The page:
MJ Live

Wednesday, November 22, 2006

Thankful (Written 11/23/06)

Here we are folks, one year later at the first major US holiday I encountered in Samoa that made me miss home – Thanksgiving. First of all, I have to say that I'm in a much better state of mind then I was one year ago – not quite as depressed and missing home (although I do miss it, don't get me wrong) but we are now at the second of the three Thanksgivings I will miss, so it's not to bad. This isn't a post about being sad though – it's about being thankful. During this past year I have definitely learned and done a lot which I didn't know I was capable of and didn't think I was capable of – stretched to the limits and challenged in new ways. So it is with that mindset that I sit down – thinking of all those folks eating a big turkey meal on my behalf – and tell you what I am thankful for:

 -         I am thankful for my family. Everyone is still doing well and still supporting me on this journey, two very important things to me. One of the biggest concerns I had when I started this trip was 'Well what if something happened to someone while I was away'. And while you can't live your life with that mentality – otherwise you won't get anything done – it's a legitimate concern. Thankfully, one year into this, everyone is doing fine and my mind is at ease.

 -      I am thankful for my friends. There's always a concern that when you are gone as long as I have been gone people tend to forget you or not talk to you as much – that has not been the case at all. I have been able to keep in touch with all my friends and they have been of great support to me both with encouragement and sending me little packages or a kind word here and there. Big shout out to Amy, Jonas, Lindsey, Phillip and my partner in crime – Antony.

 -        I am thankful for Group 75. Amazingly enough, we still like each other one year later! We all still get along very well and we're a pretty tight knit group which definitely helps give you a solid foundation to work off of because the people you are most likely to talk about your problems with are the people from your own group – they are the closest thing to family I have here. So I'm thankful that we're still united and even though we lost two people, the core folks are still alive and living fa'asamoa!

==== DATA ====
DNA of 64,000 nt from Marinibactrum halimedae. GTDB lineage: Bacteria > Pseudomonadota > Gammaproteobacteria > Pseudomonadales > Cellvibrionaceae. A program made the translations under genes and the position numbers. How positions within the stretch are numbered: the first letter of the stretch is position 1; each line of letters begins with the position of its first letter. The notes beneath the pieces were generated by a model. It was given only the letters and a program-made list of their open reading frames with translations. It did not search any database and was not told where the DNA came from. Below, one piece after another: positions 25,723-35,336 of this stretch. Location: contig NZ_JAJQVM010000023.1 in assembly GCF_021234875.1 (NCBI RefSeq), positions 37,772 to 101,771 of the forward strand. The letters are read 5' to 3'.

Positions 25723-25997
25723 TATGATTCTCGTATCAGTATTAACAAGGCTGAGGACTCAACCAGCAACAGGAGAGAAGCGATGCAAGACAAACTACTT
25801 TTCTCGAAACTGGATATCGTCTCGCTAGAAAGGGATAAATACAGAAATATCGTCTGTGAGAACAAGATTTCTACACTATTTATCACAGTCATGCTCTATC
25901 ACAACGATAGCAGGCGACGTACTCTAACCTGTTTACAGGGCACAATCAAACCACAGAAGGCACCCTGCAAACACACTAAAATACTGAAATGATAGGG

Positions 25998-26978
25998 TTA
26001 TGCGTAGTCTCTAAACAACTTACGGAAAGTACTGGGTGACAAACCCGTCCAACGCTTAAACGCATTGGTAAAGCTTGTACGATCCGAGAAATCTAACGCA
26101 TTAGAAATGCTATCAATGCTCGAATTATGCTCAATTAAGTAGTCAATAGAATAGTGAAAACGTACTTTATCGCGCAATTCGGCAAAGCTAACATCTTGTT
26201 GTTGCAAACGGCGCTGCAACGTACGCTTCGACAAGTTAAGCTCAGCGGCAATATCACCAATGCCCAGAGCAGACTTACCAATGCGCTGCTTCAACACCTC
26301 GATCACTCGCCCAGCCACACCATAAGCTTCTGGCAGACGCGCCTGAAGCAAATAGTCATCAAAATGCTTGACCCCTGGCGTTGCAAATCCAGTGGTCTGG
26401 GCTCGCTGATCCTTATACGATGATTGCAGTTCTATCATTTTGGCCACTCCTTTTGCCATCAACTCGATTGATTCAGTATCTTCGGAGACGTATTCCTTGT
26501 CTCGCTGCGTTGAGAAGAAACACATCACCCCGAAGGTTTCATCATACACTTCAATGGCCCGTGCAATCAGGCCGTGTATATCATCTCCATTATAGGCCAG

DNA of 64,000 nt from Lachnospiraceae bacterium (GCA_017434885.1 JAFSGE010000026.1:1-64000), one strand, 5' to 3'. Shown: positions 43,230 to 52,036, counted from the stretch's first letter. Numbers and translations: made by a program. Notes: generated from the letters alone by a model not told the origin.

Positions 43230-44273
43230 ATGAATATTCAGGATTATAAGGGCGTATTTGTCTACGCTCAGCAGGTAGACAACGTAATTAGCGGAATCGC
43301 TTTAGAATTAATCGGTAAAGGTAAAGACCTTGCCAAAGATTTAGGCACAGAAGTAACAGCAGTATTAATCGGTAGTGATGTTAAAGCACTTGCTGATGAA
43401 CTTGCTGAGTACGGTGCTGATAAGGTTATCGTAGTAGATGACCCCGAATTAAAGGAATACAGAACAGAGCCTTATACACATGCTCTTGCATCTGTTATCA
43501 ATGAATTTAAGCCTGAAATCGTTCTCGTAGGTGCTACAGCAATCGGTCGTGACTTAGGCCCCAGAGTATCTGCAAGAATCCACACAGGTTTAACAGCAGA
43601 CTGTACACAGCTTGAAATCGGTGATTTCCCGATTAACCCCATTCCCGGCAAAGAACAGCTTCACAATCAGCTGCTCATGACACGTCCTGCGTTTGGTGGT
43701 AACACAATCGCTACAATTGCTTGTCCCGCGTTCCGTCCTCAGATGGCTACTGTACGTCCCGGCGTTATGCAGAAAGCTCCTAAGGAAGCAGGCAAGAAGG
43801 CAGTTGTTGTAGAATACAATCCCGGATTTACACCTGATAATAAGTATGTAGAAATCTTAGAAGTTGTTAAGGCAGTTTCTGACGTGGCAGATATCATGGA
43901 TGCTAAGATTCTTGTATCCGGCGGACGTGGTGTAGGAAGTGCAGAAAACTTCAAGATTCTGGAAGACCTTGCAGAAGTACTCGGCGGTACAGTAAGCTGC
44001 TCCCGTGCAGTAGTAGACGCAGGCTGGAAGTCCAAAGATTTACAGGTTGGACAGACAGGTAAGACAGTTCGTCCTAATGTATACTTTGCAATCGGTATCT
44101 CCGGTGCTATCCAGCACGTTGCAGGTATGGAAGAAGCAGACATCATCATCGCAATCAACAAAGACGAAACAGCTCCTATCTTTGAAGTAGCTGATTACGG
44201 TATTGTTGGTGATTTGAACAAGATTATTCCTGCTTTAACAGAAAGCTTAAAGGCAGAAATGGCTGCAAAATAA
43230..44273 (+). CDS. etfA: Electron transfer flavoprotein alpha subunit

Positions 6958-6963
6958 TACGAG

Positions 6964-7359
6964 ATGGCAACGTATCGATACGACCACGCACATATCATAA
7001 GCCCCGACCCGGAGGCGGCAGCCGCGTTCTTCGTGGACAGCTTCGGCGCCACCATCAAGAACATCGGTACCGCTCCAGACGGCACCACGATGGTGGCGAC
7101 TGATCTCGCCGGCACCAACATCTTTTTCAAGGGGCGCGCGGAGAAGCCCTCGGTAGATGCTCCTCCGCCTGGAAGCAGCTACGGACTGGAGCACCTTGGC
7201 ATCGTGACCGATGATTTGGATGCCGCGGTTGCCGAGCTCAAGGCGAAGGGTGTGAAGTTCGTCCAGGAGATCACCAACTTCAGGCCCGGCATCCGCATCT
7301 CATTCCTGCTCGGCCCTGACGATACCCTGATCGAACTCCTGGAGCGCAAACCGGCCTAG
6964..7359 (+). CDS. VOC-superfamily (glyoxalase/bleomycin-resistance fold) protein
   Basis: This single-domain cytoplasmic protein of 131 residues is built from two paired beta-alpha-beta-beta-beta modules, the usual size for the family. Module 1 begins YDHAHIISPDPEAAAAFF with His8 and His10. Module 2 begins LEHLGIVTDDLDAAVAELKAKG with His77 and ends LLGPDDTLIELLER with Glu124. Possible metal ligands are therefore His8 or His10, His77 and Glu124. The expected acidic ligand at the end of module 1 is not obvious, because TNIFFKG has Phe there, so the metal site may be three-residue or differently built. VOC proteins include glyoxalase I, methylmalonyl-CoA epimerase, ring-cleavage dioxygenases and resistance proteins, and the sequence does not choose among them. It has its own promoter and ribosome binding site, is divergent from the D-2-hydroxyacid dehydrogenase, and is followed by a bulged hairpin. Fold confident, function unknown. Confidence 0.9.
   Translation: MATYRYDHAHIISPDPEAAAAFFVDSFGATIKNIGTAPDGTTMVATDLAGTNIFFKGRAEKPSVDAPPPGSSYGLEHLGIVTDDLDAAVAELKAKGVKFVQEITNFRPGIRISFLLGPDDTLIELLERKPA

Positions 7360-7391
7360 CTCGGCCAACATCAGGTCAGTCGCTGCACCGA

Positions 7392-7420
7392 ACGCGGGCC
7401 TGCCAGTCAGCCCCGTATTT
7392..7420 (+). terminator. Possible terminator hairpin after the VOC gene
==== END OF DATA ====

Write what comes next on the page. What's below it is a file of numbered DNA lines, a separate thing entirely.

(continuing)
-       I am thankful to be living in Samoa. If you have a chance, check out what's happening in Tonga and Fiji right now – not very good stuff. But Samoa is definitely different – there's not even a hint of rebellion or a coup about to take place here. It's definitely a safe place and that's a true blessing – just to be able to wake up in the morning and know that something's not going to be burning down or the military is going to try to take over. For all the underlying problems Samoa has, political tension doesn't appear to be one of them.

 -     I am thankful to be working at Chanel College. Other then the 'great' bike rides up Mount Doom or the fact that it never floods up here – working at Chanel has definitely allowed me to grow both mentally and professionally. As I tell all the new trainees, only in Peace Corps could you be placed in such a position of power as the Head of a Department at my young age and people actually listen to you. It's a little overwhelming sometimes, but also cool and an experience I'll take with me for the rest of my life.